Mount Battie LbNA # 282
|Owner||Hoosier Honey Bee|
|Placed Date||Jul 19 2002|
STATUS: PULLED FOR THE WINTER ON 11-7-12. WILL RETURN NEXT SPRING.
"All I could see from where I stood was three long mountains and a wood; I turned and looked the other way, and saw three islands in a bay. So with my eyes I traced the line of the horizon, thin and fine, straight around till I was come back to where I'd started from; and all I saw from where I stood was three long mountains and a wood."
Renascence by Edna St. Vincent Millay
Camden, a picturesque coastal Maine harbor, is 90 miles downeast of Portland on US Route 1. Although quite a tourist haven in the summer months, it still retains the flavor of a bygone era when stately schooners plied the waters of Penobscot Bay carrying shipments of lime from the kilns down the coast to the cities.
Once you arrive, make your way to the waterfront. Turn your gaze toward the mountains that meet the sea. The summit tower is where your search begins. It can be reached in several ways. Hike the Mt. Battie Trail from Harden Ave or the Old Carriage Road Trail from Mountain Street (Rte 52). You can also take a leisurely drive up the auto road from the park's gatehouse.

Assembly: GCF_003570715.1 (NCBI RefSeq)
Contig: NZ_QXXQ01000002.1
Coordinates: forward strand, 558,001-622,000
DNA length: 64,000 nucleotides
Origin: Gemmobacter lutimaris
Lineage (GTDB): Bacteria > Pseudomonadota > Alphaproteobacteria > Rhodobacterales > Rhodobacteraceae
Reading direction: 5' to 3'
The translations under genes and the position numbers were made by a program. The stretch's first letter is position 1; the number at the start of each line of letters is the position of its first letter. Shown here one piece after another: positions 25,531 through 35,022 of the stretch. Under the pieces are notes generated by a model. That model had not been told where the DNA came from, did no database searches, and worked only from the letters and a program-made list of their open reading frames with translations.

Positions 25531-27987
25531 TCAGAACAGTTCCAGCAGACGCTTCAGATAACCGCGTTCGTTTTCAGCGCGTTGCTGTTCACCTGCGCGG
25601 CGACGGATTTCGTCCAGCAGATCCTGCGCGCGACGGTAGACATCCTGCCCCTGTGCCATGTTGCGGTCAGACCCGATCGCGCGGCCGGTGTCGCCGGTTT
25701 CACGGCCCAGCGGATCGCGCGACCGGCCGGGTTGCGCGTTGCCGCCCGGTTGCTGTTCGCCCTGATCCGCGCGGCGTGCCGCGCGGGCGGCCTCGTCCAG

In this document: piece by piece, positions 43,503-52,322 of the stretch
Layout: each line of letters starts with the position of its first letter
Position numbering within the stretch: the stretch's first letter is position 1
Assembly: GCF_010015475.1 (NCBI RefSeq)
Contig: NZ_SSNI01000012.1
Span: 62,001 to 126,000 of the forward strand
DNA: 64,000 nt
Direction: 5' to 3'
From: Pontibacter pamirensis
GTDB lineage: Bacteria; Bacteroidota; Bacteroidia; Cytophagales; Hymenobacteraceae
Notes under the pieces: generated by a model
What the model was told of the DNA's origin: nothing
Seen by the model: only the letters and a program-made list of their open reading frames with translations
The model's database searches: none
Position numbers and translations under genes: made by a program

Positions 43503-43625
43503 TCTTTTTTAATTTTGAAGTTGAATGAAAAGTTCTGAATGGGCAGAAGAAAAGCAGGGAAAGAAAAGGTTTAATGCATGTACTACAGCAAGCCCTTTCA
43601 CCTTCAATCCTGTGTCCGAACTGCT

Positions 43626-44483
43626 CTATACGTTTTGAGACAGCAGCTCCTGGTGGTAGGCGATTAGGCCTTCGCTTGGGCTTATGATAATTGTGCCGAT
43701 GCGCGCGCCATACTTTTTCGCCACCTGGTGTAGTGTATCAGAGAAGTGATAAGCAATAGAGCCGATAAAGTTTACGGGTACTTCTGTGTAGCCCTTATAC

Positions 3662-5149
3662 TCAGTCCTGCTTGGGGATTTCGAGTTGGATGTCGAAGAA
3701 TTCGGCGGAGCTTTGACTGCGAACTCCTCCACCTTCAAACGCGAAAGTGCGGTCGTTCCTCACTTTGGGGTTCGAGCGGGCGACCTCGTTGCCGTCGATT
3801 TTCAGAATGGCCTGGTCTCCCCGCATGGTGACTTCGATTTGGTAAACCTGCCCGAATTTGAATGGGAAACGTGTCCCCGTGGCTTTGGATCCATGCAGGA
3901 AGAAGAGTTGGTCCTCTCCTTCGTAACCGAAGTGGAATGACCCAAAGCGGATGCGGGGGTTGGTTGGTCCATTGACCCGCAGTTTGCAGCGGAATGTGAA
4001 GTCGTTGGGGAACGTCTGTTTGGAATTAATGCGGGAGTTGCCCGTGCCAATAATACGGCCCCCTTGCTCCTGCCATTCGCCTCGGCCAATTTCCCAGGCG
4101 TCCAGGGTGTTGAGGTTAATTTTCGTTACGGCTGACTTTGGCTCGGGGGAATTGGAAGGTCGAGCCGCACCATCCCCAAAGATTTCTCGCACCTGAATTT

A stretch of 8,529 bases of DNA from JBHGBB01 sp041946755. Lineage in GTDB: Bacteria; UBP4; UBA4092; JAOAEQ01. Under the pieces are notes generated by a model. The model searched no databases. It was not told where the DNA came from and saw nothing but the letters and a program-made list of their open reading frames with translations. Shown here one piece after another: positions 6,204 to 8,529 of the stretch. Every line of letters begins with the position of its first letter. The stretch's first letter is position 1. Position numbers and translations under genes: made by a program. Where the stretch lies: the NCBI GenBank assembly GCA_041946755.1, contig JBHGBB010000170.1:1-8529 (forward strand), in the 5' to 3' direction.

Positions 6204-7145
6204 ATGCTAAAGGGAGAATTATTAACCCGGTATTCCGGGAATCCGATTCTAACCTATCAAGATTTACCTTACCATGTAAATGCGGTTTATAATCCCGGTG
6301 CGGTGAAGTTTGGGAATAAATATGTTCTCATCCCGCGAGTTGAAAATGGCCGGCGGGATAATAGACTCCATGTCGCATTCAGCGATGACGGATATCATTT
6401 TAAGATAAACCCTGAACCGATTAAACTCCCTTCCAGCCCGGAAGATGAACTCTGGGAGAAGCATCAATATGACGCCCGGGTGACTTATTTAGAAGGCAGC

(1 PACE = 2 STEPS)
After taking in the beautiful view from the top of the stone tower, make your way down the spiral staircase and walk over to the plaque and read the inscription that commemorates a famous poet from Camden. The Mt. Battie Trail starts on the other side. The trail sign has fallen over, however, so follow the blue blazes across the rocks toward a stand of stunted oak trees. Stop just on the other side. You should be standing on a large sloping granite boulder with a blue blaze on top and another one further down the slope. Take a bearing of 197 degrees and walk about 22 paces. You should be standing in front of another stand of stunted oak trees with a pile of loose granite rocks to your right that surround one of these trees. Take another bearing of 90 degrees. About 3 paces away you will see two granite slabs with a gap between. This letterbox is hidden behind smaller rocks that are wedged in the gap.
PLEASE be discreet and rehide the box carefully (IN THE SAME SPOT), making sure to replace the small rocks in the gap to conceal the box.